As the stern needed the most reshaping, decided to tackle it first. Made up a wooden insert to reflect the correct deck stern contour and glued it in between the deck supports. This would give the stern be the correct shape and length. Once that was positioned pulled the hull up tight to the supports. As the stern is approached the sharper profile of the Teakwood requires the hull sides to be pulled firmly inwards and the transom be vertical. Decided this was not going to epoxy and stay in place satisfactorily once the strain was released, so cut a series of vertical slots in the rear hull to allow it relax and squeeze it together. One slot has to be quite deep, otherwise the lower hull will crack as it will not relax sufficiently. Used the Dremel cutting disc for this. The slots need to be quite generous as the the hull has to be pulled in some distance. Once this was all epoxied in place, wrapped “cling film” around the rear of the hull and poured liquid fibreglass resin around the slots and under the insert to bond everything together. Worked this onto all the vertical and horizontal surfaces as it set. The stern is now good and rigid. The attached pictures show the new stern profile and slots. The first pictures are “as is” to illustrate the process. Further work was also needed to true up the bulwarks and disguise the slots. This mutilation may seem a brutal way of getting the hull shape correct, but had tried all kinds of pulling and squeezing of the hull, none of which held in place after the clamps were released. Once the cosmetic aspects of the stern rework were complete, established the correct location for the rudder post and fitted it. The major stern work is now finished.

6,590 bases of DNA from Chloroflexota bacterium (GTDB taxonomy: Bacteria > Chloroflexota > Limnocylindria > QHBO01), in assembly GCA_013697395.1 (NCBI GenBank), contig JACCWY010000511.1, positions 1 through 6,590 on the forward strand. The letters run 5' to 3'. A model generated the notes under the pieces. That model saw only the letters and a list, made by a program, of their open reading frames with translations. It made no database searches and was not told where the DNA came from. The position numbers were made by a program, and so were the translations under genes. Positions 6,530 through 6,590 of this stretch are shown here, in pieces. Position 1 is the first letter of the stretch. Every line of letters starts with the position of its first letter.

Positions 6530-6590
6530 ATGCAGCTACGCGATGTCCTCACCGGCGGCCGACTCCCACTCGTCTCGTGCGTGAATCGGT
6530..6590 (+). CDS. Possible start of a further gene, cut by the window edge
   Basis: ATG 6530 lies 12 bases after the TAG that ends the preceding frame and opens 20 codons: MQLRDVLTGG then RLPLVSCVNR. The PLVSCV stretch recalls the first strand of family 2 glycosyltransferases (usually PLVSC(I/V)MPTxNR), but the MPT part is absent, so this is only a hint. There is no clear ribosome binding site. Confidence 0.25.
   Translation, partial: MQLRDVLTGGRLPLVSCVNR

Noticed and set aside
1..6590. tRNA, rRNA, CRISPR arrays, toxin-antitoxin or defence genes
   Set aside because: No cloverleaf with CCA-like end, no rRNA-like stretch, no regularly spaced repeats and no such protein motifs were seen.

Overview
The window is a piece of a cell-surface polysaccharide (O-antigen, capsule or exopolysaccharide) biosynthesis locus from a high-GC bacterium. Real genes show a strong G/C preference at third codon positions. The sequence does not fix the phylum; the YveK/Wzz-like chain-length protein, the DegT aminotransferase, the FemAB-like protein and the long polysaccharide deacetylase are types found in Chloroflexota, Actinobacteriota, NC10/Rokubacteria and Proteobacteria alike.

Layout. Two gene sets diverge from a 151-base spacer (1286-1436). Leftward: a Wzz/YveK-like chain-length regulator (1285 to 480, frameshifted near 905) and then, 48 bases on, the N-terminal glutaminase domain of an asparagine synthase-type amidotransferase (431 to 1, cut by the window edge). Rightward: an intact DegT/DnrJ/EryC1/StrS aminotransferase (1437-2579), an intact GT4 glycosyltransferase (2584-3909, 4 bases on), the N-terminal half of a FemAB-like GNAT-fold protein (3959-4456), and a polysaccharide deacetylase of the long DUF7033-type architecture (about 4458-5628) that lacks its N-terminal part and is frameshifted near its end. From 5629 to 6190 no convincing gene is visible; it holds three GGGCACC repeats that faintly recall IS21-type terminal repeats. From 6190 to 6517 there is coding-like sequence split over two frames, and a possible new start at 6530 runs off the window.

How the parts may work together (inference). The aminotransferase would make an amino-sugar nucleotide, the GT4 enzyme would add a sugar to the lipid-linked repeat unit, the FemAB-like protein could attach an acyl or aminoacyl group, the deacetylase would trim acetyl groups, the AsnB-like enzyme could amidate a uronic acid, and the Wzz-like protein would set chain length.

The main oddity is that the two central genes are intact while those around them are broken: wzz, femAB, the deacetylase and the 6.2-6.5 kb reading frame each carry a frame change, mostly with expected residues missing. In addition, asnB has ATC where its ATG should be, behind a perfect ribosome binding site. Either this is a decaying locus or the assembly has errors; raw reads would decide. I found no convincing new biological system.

[Score: 9/10] 60"/7600g Schooner - Comments: Scratch built with mahogany planks on the club's mould. Glass cloth and fibreglass inside and protected with G4 polyurethane resin all over. Uses a sail winch (Hitec) and travelling dolly for the two main sails and a separate arm servo for the foresails. Standard servo for the rudder. Power is from a 6.6v 1000mA LiFe battery. Taranis Tx using two sticks with the sail servos connected via an internal mixer to one stick. Ballast is fixed to the keel with two studs which extend into the hull where a steel bar is attached between both and acts as a carrying handle.